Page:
Government of Canada announces enhancements to sea lice enforcement in British Columbia

News release

June 28, 2019

Vancouver, BC - Demand for fish and seafood as a high-protein food source is increasing significantly worldwide and putting pressure on wild fish populations. Approximately half of the seafood consumed worldwide is produced by the aquaculture industry, which is and will remain an important source of seafood-based protein.

In order to maintain Canadians’ confidence and secure a bright commercial future, it is critical that aquaculture be environmentally sustainable. In recent months, for example, there have been several incidents at finfish aquaculture operations in British Columbia where sea lice levels were well above regulatory thresholds. Sea lice are parasites that have lived in Pacific coastal waters for thousands of years. They typically are not harmful to adult fish, but can harm small juvenile salmon.

Today, the Minister of Fisheries, Oceans and the Canadian Coast Guard, the Honourable Jonathan Wilkinson, announced that Fisheries and Oceans Canada (DFO) will take action to improve aquaculture farms’ compliance with sea lice management regulatory requirements.

Over the coming months, DFO will be moving to strengthen finfish aquaculture conditions of licence in British Columbia. This will ensure that, in addition to aquaculture farms having plans to deal with sea lice occurrences above regulatory thresholds, DFO will have the appropriate enforcement tools to respond quickly if such plans are not followed, effective, or successful. These changes will be in place in early 2020, in advance of the next juvenile salmon smolt outmigration in British Columbia, when wild juvenile salmon are at greatest risk from sea lice.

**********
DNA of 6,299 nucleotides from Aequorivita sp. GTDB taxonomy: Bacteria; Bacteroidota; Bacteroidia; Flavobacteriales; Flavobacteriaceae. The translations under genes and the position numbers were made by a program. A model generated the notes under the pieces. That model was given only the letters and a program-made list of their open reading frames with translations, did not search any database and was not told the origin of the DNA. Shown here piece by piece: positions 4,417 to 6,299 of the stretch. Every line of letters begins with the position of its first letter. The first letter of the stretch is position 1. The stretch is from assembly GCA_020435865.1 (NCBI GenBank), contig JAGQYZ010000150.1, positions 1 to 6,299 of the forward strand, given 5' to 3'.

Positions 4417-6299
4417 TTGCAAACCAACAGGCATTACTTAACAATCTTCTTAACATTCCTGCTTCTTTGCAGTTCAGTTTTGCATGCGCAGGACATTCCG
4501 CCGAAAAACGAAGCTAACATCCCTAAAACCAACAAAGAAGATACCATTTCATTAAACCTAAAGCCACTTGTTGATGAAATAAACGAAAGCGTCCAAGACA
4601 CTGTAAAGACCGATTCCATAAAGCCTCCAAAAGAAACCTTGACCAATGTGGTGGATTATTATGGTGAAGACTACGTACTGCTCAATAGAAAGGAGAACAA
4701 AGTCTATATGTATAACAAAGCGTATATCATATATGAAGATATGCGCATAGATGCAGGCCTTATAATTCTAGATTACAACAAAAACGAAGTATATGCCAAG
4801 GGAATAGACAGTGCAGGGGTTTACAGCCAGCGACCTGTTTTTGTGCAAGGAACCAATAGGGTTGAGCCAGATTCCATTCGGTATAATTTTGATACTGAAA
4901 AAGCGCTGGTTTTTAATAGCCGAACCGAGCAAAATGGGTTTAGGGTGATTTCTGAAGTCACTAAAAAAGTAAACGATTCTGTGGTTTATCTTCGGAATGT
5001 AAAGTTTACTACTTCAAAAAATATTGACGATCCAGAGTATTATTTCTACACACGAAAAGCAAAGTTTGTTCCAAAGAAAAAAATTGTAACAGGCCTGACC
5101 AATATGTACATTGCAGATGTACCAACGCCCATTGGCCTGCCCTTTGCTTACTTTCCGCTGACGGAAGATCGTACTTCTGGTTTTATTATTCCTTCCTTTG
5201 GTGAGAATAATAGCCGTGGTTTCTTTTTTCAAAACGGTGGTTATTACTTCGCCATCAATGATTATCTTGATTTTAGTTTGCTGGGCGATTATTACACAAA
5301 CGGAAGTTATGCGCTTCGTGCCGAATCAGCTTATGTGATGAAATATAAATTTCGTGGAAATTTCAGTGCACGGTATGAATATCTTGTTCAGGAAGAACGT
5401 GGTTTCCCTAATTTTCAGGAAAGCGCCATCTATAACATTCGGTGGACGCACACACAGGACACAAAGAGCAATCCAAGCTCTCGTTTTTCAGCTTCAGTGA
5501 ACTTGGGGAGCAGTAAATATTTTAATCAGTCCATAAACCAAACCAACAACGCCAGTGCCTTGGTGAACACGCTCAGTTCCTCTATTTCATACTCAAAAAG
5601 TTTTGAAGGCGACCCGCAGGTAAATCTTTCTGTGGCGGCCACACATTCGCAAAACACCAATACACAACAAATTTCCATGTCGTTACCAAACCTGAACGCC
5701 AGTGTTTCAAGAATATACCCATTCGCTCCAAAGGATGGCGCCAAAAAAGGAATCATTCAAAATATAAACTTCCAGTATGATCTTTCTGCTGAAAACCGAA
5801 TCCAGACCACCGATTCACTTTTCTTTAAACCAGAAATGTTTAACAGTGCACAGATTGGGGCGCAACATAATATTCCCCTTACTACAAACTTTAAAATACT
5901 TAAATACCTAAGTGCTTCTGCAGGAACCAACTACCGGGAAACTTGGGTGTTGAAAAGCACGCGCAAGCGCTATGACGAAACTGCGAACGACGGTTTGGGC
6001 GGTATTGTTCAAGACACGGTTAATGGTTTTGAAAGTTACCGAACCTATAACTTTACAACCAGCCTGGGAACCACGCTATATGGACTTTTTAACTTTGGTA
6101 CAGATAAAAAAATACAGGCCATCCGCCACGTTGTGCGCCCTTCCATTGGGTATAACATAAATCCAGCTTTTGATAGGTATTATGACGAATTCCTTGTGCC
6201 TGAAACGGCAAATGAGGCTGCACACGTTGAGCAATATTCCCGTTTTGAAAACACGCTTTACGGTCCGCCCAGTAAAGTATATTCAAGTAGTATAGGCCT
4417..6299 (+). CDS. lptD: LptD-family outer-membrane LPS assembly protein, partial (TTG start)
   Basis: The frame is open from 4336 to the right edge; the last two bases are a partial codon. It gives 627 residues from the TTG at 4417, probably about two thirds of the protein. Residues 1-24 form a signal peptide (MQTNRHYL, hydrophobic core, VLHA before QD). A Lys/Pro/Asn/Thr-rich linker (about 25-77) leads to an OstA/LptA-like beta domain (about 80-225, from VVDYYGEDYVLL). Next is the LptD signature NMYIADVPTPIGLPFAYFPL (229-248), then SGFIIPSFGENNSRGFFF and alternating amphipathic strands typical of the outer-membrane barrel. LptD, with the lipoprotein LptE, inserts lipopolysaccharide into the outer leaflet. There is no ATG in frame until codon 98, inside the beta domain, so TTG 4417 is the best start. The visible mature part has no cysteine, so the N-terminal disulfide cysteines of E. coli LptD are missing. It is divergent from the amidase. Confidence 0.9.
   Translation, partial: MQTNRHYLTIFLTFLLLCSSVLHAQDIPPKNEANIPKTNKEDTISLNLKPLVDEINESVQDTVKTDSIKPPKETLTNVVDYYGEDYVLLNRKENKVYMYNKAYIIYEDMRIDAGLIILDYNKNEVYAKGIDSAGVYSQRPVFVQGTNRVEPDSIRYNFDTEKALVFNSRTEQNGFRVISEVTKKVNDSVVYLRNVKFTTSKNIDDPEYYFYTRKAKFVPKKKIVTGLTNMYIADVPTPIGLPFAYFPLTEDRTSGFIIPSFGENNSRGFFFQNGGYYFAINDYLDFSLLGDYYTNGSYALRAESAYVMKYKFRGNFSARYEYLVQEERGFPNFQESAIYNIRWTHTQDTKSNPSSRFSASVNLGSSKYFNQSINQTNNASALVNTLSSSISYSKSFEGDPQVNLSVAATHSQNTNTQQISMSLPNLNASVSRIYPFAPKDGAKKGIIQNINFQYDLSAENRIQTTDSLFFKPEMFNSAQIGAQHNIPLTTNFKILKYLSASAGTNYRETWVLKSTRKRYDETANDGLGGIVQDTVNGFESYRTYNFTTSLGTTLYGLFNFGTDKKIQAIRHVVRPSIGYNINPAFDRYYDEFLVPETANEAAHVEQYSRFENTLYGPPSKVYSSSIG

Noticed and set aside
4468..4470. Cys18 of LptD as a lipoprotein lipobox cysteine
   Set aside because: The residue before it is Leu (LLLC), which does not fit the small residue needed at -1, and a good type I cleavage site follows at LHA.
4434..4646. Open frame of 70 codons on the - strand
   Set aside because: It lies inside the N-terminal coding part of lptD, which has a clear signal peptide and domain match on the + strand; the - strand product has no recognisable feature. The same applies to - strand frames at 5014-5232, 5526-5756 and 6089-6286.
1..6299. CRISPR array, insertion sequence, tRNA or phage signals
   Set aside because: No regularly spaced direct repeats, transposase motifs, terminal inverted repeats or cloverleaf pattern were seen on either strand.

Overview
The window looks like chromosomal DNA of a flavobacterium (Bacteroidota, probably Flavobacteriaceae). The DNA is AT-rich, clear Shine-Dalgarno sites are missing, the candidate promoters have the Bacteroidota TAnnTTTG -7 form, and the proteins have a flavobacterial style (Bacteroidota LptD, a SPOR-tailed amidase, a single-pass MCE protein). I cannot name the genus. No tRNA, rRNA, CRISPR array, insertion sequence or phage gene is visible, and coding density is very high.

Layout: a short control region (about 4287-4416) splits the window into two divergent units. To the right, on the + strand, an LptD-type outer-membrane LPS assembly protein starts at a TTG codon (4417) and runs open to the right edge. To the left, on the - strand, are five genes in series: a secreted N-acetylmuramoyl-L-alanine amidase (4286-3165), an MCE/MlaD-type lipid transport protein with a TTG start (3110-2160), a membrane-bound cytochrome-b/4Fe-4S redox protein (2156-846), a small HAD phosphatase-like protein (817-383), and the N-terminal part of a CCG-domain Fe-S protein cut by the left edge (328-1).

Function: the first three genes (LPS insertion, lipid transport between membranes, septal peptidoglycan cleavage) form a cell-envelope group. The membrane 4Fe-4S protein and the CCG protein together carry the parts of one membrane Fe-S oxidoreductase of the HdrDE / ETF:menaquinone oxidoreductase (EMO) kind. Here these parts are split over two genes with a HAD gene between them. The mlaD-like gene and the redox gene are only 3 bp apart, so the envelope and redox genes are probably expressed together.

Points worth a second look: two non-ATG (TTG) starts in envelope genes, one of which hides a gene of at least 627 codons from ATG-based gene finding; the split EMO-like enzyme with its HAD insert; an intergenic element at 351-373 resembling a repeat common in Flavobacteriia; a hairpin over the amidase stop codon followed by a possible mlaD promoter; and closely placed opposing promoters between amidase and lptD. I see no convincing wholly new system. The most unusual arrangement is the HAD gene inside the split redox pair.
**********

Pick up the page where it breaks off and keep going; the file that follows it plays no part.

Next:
The updated conditions of licence will not only enable stronger enforcement but will also be consistent with DFO’s new area-based management approach, which will ensure that environmental, social, and economic factors are taken into consideration when identifying potential areas for aquaculture development. Thresholds will be more adaptable and better account for local environmental considerations and the status of wild fish populations.

In addition to strengthening DFO’s ability to enforce regulations, other actions are being taken to better address sea lice. We are creating an Indigenous and Multi-Stakeholder Advisory Body (IMAB), to be chaired by the Deputy Minister of Fisheries and Oceans Canada, with support from the  Fish Health Technical Working Group. This group will be asked to provide advice that could inform further research and changes to the management of sea lice in British Columbia.

DFO will also continue to consult and work with the Province of British Columbia, Indigenous partners, environmental non-governmental organizations, industry, and interested partners on pest management approaches and potential new technologies that can help to strictly address potential impacts of sea lice to wild salmon.

Quotes

“The Government of Canada recognizes that, in working within a precautionary approach, we need to ensure sea lice management measures include robust enforcement actions and that these measures meet the highest international standards. We are committed to taking action now to address recent sea lice incidents and concerns that have been raised by interested observers regarding sea lice and wild salmon.”